- SEC Chairman Gary Gensler has repeatedly alluded that Bitcoin is a commodity.
- But his comments on Ethereum date back to 2018 when he said it is a non-compliant security.
- Until an official statement by the financial watchdog is released, a senior counsel at the SEC recommends that investors take a note of caution.
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Regulators in the U.S. have yet to offer clarity around the legality of Bitcoin and Ethereum. Although the former has been unofficially deemed a commodity, the latter could fall in line with Ripple’s security status.
Bitcoin Is a Commodity
The U.S. Securities and Exchange Commission’s (SEC) stance on Bitcoin seems clear. Though the financial watchdog has yet to issue an official document, Chairman Gary Gensler alluded that BTC is a commodity.
During his congressional hearing in early March, Gensler promised to promote blockchain technology while ensuring that investors are protected.
“To the extent that somebody is offering an investment contract or security that’s under the SEC’s remit, and they have exchanges that operate there, then we have to make sure there’s investor protection. If it’s not that, and it’s a commodity, as Bitcoin has been deemed to be, then it’s either a question for Congress … or it’s possibly a question for the Commodity Futures Trading Commission,” said Gensler.
Along the same lines, SEC commissioner Hester Peirce recently affirmed that the U.S. has moved past the point of banning Bitcoin because the only way to do so is by “shutting down the internet.”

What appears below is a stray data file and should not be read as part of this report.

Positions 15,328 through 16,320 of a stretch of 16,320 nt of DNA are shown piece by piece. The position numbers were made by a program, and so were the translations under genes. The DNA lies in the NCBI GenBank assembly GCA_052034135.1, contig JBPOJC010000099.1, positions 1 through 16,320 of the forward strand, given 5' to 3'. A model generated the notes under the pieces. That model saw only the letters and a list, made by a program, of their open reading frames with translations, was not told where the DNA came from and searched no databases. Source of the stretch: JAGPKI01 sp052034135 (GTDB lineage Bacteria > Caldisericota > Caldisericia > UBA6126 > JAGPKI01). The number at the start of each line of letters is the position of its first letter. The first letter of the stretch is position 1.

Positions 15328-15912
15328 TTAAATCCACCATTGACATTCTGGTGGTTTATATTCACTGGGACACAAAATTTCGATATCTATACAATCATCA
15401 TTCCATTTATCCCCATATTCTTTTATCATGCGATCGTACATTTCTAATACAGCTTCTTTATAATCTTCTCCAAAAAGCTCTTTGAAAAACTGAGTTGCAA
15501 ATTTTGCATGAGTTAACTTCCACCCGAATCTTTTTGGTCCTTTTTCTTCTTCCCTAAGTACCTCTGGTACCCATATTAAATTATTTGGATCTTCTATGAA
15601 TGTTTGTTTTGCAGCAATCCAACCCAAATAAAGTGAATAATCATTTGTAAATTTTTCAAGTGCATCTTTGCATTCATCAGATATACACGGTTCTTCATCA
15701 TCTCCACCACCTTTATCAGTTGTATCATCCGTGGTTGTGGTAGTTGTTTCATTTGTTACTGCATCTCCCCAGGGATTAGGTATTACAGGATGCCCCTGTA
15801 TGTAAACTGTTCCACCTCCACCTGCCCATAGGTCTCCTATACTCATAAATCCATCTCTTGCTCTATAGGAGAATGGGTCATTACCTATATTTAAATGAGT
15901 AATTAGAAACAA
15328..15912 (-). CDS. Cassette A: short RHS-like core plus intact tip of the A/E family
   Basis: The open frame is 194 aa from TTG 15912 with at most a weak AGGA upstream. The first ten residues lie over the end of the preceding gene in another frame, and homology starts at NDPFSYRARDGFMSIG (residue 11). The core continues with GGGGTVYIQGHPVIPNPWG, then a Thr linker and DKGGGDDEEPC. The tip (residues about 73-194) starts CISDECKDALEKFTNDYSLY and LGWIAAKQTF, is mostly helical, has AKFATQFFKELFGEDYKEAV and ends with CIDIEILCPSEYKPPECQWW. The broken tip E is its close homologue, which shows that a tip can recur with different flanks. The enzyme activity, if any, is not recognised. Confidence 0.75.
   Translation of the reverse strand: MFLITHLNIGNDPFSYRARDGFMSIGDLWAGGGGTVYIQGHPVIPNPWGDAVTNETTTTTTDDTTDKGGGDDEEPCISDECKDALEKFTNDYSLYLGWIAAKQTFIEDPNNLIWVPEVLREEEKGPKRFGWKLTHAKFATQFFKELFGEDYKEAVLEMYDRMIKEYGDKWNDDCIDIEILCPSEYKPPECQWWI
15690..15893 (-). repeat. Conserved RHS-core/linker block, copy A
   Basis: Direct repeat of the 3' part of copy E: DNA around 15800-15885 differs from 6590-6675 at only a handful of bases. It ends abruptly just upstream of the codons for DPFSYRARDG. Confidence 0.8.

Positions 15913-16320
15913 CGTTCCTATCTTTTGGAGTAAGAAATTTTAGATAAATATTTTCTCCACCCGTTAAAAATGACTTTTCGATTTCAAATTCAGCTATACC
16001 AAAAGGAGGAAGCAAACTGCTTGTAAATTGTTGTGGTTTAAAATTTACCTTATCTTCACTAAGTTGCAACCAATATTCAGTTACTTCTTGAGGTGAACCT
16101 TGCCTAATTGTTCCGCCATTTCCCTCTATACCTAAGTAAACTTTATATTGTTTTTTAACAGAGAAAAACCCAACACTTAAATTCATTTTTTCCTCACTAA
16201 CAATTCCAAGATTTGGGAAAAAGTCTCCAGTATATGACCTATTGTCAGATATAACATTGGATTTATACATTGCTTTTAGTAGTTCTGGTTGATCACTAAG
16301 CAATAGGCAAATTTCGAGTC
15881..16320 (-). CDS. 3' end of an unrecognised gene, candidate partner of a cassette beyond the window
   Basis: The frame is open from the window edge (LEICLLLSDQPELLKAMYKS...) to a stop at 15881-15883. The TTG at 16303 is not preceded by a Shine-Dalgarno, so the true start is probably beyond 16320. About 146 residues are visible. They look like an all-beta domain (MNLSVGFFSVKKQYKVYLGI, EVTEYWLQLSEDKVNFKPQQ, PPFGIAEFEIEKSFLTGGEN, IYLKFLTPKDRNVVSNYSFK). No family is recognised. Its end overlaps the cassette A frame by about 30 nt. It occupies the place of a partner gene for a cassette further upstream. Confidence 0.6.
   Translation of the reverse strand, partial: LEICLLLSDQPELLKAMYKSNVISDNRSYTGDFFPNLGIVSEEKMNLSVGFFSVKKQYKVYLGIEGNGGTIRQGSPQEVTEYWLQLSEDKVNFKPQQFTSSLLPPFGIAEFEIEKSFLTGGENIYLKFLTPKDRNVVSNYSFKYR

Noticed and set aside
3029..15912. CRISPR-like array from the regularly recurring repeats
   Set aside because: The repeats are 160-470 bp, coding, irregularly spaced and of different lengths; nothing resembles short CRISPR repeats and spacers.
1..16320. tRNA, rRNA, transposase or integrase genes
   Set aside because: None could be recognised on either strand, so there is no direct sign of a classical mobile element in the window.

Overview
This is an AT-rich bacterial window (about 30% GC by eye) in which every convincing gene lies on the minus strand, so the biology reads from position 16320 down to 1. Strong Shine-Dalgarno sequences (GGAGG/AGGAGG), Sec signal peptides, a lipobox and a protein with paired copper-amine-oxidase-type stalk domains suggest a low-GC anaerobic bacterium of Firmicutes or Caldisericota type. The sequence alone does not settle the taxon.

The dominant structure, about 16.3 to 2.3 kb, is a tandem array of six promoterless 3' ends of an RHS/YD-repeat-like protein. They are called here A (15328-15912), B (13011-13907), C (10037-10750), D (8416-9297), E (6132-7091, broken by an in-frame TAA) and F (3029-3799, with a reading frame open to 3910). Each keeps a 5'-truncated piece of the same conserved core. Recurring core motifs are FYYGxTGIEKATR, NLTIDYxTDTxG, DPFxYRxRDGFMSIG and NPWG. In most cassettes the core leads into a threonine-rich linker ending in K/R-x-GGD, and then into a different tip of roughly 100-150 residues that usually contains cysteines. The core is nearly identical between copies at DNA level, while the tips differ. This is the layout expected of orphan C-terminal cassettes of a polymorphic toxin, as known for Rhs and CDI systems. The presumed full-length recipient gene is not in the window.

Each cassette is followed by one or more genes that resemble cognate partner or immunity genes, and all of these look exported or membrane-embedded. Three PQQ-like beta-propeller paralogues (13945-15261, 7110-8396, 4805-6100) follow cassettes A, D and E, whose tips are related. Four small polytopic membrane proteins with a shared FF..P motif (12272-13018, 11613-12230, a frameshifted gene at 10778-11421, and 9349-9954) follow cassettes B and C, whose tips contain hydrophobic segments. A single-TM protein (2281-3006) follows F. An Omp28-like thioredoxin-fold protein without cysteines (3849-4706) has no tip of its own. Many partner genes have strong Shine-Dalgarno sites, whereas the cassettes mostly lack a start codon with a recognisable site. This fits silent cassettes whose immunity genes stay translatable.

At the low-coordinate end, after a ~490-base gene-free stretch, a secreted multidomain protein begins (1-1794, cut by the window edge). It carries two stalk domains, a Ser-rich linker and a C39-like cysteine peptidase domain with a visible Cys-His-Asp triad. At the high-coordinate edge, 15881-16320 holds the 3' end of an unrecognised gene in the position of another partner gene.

The pioneer cryptocurrency’s decentralized nature would likely outpace any attempt to limit its use, so “it would be a foolish thing for the government to try to do that.”
Ethereum Legal Status in Limbo
Despite the overall consensus around Bitcoin’s non-security status, the same does not apply to the second-largest cryptocurrency by market capitalization, Ethereum.
Dugan Bliss, senior trial counsel at the SEC, said that the agency had not taken an official position on Ether.
The attorney disregarded previous claims made by Bill Hinman, former director of the SEC’s Division of Corporation Finance, who suggested that offers and sales of ETH are not securities transactions.
“Now, there was a speech by a high-ranking person who said that to him that’s what it looked like, but there has been no action letter, no enforcement action, none of the official ways in which the SEC takes a position on that matter that has occurred,” said Bliss.
Bliss’ remarks fall in line with what Gensler told the New York Times in 2018. “There is a strong case for both [Ethereum and Ripple] that they are non-compliant securities” because these cryptocurrencies were sold by their creators and purchased primarily as investments for speculative reasons.
Ripple and its two main executives, Chris Larsen and Brad Garlinghouse, are already facing charges for the sale of unregistered securities worth $1.3 billion. Meanwhile, the Ethereum Foundation and its founder Vitalik Buterin have yet to be subpoenaed by a regulatory agency.
Until an official statement is released, investors should approach Ethereum with caution, as counsel Bliss suggested.
Disclosure: At the time of writing, this author owned Bitcoin and Ethereum.
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